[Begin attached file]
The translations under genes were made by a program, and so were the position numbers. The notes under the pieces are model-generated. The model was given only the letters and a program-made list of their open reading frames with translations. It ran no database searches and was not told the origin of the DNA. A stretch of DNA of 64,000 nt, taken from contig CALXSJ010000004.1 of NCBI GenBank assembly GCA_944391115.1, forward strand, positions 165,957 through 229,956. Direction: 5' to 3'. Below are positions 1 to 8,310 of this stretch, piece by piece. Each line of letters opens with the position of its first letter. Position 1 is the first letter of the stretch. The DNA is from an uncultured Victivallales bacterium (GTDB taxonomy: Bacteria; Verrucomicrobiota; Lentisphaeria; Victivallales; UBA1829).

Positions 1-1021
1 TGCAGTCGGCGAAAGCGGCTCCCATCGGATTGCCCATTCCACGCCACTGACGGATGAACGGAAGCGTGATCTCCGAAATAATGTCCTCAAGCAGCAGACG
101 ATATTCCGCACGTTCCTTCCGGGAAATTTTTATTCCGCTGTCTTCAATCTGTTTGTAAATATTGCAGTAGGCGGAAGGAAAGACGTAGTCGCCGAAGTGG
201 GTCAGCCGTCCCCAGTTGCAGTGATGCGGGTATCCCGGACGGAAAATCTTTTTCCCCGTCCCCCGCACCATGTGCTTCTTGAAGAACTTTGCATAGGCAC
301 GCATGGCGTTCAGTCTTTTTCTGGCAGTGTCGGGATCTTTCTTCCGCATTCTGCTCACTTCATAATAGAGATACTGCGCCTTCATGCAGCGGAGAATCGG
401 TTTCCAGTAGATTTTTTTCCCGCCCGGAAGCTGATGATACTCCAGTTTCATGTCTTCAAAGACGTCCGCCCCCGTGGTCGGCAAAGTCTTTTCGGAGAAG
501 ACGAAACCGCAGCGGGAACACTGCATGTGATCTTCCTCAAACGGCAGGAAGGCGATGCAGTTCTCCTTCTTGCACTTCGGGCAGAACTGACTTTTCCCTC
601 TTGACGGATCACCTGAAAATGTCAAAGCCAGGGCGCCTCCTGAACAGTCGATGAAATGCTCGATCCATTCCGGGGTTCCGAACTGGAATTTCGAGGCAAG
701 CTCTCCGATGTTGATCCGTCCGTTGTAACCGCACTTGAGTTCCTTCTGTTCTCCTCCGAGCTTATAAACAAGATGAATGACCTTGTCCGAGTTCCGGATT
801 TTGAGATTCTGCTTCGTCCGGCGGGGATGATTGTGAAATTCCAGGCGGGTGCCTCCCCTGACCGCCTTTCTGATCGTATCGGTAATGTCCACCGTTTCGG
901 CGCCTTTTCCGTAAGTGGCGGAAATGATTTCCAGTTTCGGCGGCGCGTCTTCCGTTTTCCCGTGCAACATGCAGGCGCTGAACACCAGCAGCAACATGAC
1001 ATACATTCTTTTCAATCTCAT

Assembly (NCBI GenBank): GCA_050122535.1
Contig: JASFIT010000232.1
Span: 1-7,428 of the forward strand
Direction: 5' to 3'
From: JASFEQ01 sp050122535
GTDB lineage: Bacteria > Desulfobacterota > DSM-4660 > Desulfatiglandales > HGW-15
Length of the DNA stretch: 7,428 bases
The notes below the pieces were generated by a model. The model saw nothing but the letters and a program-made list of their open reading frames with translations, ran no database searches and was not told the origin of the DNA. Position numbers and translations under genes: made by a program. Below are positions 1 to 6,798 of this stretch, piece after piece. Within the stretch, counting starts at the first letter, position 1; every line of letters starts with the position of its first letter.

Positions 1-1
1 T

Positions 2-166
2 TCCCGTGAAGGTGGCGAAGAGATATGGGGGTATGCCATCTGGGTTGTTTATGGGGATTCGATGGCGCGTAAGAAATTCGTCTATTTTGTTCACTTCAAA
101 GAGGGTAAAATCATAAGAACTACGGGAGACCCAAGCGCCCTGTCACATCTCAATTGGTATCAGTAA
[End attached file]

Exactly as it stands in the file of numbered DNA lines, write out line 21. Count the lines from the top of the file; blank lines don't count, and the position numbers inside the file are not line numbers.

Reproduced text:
The notes below the pieces were generated by a model. The model saw nothing but the letters and a program-made list of their open reading frames with translations, ran no database searches and was not told the origin of the DNA. Position numbers and translations under genes: made by a program. Below are positions 1 to 6,798 of this stretch, piece after piece. Within the stretch, counting starts at the first letter, position 1; every line of letters starts with the position of its first letter.